(urth) Seawrack and the Mother

Lee Berman severiansola at hotmail.com
Thu Sep 20 05:58:18 PDT 2012

>Gerry Quinn: The Naviscaput lived in shallow water / shoals, doesn’t seem to much resemble Abaia 
>and anyway is a long-dead creature of myth.  The usual theory is that the story is a mash-up of 
>the Minotaur and the Monitor, similar to the other story that combines the story of Romulus with 
>The Jungle Book. 

Not shoals but deeply cut channels, iirc. We are never told or shown what Abaia looks like except
that he is the size of a mountain. That would seem to jibe with the Naviscaput whose head above
the water disguises a far greater bulk below. Anyway, it wasn't me who first made the comparison
of the Naviscaput to Abaia, it was Severian.

I think there can be an incorrect assumption that Abaia is a single creature in one deep-ocean
location. I think that is incorrect partly because that isn't a very good vantage point to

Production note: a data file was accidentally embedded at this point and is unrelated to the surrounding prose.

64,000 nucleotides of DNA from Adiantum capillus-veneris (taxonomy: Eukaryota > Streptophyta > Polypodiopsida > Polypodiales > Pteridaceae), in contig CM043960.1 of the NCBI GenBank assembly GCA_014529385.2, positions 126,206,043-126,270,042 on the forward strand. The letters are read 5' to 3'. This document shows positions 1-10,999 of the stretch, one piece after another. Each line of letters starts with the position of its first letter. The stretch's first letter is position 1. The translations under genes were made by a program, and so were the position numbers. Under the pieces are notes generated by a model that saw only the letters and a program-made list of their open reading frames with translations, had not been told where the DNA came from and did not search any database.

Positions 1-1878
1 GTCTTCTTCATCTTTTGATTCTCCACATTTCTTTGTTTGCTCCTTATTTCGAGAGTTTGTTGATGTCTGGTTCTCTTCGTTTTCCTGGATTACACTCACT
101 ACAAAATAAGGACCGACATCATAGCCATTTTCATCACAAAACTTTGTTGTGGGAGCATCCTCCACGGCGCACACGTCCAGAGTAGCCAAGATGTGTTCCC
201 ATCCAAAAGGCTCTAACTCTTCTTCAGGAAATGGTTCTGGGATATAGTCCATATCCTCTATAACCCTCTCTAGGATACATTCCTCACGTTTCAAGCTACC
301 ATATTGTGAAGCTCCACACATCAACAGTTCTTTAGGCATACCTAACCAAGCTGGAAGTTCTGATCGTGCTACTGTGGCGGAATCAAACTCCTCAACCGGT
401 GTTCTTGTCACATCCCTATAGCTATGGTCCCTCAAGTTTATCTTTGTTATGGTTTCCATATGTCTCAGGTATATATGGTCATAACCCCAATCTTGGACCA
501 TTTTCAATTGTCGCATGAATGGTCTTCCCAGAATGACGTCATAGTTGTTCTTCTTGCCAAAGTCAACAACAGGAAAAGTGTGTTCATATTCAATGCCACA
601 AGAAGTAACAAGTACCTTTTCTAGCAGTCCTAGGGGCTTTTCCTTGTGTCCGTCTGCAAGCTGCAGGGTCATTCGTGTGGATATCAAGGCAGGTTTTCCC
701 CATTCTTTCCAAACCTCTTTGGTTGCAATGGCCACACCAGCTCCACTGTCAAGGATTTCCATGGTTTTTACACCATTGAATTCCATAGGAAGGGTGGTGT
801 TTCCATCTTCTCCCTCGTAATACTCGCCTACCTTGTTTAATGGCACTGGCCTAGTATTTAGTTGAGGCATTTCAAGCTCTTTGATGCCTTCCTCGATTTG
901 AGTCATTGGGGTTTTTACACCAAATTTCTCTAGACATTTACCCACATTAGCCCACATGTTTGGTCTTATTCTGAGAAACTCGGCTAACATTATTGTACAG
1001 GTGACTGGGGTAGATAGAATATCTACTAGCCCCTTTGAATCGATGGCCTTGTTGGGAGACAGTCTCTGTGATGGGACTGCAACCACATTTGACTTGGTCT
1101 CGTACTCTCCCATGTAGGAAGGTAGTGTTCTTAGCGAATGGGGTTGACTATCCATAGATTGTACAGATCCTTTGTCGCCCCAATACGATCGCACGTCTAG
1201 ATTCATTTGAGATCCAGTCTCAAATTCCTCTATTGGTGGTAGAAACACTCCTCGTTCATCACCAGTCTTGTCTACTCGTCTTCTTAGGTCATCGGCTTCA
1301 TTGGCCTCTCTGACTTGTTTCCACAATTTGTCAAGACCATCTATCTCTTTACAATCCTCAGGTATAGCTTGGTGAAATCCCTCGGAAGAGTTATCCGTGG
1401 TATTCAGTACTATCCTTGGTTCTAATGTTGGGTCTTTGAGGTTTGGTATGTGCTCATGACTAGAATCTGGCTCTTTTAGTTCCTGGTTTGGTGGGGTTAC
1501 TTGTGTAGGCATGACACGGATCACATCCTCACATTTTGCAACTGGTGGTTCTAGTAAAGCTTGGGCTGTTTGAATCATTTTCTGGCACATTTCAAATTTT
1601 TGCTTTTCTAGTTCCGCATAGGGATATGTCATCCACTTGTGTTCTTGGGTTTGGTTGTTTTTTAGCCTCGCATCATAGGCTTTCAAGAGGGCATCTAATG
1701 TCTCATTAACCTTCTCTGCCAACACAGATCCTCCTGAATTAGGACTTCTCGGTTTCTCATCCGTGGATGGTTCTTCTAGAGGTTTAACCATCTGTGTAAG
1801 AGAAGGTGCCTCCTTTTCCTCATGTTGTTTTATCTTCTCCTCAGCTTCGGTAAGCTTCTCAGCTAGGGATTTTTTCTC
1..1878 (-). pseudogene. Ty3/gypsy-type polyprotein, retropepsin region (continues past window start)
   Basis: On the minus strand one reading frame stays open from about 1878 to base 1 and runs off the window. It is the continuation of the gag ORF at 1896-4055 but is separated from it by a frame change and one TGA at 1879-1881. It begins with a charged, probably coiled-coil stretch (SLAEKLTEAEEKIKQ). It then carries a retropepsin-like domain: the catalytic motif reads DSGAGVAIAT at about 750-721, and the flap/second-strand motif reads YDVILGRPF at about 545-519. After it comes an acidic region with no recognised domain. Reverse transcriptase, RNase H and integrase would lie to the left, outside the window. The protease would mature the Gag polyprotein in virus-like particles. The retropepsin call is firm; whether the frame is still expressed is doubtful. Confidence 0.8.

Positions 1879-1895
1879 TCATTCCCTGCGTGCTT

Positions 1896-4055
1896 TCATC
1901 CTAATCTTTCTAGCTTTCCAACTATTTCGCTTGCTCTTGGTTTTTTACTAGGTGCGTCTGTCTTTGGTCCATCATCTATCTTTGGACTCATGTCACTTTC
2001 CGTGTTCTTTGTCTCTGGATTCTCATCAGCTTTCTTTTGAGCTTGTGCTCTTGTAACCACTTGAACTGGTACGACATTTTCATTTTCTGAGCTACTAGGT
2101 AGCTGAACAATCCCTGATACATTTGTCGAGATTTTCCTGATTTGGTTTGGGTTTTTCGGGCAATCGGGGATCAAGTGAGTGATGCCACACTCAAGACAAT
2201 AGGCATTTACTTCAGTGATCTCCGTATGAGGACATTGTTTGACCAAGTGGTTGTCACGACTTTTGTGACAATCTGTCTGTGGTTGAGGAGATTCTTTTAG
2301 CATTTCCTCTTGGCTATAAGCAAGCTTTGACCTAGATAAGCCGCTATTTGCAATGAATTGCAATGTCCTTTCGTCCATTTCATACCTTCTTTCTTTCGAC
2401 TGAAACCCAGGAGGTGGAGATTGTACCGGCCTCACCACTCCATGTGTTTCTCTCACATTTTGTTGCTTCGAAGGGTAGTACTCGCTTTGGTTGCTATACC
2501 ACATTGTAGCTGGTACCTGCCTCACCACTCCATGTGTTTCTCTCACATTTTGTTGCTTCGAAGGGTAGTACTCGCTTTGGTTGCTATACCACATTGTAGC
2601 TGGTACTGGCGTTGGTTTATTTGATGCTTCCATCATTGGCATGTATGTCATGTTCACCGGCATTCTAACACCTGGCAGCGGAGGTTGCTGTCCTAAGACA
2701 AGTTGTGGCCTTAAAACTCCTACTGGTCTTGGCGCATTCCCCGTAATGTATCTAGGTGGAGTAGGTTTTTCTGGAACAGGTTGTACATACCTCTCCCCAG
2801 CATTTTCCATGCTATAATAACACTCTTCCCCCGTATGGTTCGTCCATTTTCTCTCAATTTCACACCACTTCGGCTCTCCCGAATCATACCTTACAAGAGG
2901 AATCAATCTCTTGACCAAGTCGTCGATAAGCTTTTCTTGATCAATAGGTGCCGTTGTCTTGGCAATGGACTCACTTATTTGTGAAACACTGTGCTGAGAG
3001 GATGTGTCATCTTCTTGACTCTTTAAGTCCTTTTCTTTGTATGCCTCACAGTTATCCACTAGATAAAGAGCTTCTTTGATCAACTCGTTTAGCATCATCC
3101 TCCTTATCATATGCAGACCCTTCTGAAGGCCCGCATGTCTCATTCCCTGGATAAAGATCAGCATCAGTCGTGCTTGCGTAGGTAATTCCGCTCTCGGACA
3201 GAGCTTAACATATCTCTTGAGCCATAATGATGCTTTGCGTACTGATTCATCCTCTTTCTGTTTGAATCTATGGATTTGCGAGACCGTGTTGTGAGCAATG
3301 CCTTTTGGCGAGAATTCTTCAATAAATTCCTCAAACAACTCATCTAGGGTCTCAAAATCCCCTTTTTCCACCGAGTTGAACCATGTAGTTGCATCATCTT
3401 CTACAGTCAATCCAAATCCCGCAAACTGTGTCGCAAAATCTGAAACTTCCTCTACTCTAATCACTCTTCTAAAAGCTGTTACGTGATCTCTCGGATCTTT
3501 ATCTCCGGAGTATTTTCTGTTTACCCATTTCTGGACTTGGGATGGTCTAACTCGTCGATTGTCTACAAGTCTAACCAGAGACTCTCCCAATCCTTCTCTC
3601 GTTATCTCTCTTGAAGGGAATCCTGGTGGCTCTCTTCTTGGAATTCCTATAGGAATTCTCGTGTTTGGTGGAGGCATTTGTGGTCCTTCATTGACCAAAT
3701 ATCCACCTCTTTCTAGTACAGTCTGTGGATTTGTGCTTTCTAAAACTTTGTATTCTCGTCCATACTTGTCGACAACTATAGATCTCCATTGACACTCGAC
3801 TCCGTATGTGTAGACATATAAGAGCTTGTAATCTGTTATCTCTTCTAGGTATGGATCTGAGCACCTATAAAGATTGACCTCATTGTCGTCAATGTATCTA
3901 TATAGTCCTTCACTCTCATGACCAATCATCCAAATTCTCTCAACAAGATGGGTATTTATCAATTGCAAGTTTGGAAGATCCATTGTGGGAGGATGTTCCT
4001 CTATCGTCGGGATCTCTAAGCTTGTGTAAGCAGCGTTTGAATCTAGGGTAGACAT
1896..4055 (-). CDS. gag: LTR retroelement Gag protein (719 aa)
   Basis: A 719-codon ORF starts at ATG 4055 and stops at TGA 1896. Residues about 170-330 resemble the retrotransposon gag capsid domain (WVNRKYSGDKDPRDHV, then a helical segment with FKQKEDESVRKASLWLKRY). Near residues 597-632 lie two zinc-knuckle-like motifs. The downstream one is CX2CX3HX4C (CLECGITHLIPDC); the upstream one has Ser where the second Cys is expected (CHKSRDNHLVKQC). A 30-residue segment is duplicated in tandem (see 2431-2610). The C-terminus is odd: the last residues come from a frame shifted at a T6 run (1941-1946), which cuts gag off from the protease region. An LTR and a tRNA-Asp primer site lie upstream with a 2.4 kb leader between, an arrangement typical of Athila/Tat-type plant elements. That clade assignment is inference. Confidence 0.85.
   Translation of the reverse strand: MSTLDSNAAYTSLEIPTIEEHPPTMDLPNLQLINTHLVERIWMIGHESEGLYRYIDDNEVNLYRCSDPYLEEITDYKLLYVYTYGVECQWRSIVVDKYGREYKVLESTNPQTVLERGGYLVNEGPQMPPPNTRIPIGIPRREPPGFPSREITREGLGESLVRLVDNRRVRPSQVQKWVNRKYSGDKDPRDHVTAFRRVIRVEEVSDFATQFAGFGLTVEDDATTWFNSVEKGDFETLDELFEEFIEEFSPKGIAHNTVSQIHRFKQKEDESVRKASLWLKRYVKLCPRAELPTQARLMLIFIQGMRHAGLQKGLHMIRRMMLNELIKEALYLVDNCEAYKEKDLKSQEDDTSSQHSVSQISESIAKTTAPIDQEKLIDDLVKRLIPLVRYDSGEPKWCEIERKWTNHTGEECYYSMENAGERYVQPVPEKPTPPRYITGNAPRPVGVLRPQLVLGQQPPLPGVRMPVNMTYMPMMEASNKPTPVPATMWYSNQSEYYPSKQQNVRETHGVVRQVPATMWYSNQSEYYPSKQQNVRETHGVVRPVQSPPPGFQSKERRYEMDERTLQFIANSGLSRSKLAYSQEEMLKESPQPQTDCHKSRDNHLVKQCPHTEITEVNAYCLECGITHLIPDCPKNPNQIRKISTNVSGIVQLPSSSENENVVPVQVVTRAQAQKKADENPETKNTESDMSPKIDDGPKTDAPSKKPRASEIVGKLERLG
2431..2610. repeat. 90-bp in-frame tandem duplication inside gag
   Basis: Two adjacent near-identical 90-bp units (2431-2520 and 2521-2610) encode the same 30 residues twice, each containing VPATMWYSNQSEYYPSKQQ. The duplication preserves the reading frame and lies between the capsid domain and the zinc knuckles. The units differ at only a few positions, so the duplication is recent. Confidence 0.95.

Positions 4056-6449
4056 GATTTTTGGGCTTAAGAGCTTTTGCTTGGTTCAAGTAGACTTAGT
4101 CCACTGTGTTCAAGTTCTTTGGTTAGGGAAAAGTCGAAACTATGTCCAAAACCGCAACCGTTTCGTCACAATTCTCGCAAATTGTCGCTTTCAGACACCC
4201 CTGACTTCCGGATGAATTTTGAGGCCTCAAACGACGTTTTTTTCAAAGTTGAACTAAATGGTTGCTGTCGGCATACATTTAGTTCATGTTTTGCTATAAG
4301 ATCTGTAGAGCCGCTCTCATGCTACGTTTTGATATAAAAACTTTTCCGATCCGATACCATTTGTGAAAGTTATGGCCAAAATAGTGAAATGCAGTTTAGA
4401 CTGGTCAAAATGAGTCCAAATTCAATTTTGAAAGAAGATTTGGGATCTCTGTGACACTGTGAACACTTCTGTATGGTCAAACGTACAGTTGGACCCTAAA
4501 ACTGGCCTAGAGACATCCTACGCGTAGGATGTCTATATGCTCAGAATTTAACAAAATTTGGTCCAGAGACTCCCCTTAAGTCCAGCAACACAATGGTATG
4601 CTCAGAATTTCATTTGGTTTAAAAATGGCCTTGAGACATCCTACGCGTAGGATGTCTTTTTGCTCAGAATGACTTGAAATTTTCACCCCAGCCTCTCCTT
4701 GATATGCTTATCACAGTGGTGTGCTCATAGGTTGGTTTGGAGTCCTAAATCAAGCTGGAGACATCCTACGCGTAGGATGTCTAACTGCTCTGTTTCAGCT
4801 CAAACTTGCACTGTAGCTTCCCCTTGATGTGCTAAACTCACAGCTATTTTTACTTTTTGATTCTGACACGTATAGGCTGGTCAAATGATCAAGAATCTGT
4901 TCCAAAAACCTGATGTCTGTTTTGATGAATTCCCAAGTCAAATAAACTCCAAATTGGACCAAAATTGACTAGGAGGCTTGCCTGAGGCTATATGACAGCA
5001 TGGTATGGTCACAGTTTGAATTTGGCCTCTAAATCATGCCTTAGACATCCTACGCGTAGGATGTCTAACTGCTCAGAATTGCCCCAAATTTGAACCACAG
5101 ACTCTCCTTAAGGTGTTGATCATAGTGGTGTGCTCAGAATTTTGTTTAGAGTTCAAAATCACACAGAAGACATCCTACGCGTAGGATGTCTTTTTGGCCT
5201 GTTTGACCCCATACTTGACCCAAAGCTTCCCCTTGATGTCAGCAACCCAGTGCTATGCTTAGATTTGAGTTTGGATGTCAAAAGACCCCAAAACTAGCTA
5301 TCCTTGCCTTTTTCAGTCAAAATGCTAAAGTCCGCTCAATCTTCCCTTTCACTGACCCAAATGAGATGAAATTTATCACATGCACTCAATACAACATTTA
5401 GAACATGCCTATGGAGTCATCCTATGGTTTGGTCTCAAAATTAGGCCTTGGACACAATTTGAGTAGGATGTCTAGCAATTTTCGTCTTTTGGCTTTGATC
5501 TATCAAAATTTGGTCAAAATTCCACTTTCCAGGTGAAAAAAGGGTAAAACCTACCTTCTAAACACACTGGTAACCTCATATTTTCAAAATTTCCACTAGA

interfere with human affairs as he does. Also because there are hints that Abaia resides in 
other places, including Lake Diuturna and Gyoll (as revealed in the story of the old boatman
who carried clams). Perhaps also beneath the earth under the cave of the man-apes?

I think Wolfe gives us Tzadkiel to provide us with an archetype of what these giant creatures are
like: plural beings capable of budding off smaller pieces, which can take various shapes and sizes
and thus be in more than one place at once. Sure Tzadkiel and his ilk are "angels" while Abaia and
his ilk (undines at least) are demons but that is more a reflection of their "side" in relation to
the human race. There are suggestions that Tzadkiel and Abaia, like angels and demons, are of the
same race. It's just that one group is fallen (to earth/urth).

[thus I think all aliens residing on earth belong to the "fallen" category, including Inire and the
Cumaean, who seems to bear some connections to Echidna, imho]

I think Wolfe's revelation that Barbatus and Famulimus have a watery, "kelpie" origin serves to
inform us that the angels have the same origin as the devils inhabiting Urth. Yesod being a watery
world of islands would seem to support the idea. This does not negate the oft-discussed consideration 
that there is a circular component to the human-hiero genesis. Ultimately, we humans (like all life 
on earth) are water-spawned beings. Moreover there are many hints (Baldanders, Cilinia/Scylla) that 
the giant water monsters of Urth might also have a human origin. 		 	   		  

More information about the Urth mailing list